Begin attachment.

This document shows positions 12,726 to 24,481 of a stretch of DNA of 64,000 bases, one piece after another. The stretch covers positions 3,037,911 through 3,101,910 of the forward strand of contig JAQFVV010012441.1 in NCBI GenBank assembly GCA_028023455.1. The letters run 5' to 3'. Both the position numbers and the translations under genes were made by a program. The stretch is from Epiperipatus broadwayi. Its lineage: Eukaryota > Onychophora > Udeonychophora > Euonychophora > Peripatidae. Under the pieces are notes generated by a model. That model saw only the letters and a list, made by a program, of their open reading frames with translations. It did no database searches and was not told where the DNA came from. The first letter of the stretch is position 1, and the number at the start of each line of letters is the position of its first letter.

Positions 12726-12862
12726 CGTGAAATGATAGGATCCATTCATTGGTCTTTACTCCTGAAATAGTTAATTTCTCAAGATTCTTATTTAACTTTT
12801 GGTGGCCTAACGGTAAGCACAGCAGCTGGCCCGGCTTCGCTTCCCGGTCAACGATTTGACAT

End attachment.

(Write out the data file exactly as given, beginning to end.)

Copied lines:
This document shows positions 12,726 to 24,481 of a stretch of DNA of 64,000 bases, one piece after another. The stretch covers positions 3,037,911 through 3,101,910 of the forward strand of contig JAQFVV010012441.1 in NCBI GenBank assembly GCA_028023455.1. The letters run 5' to 3'. Both the position numbers and the translations under genes were made by a program. The stretch is from Epiperipatus broadwayi. Its lineage: Eukaryota > Onychophora > Udeonychophora > Euonychophora > Peripatidae. Under the pieces are notes generated by a model. That model saw only the letters and a list, made by a program, of their open reading frames with translations. It did no database searches and was not told where the DNA came from. The first letter of the stretch is position 1, and the number at the start of each line of letters is the position of its first letter.

Positions 12726-12862
12726 CGTGAAATGATAGGATCCATTCATTGGTCTTTACTCCTGAAATAGTTAATTTCTCAAGATTCTTATTTAACTTTT
12801 GGTGGCCTAACGGTAAGCACAGCAGCTGGCCCGGCTTCGCTTCCCGGTCAACGATTTGACAT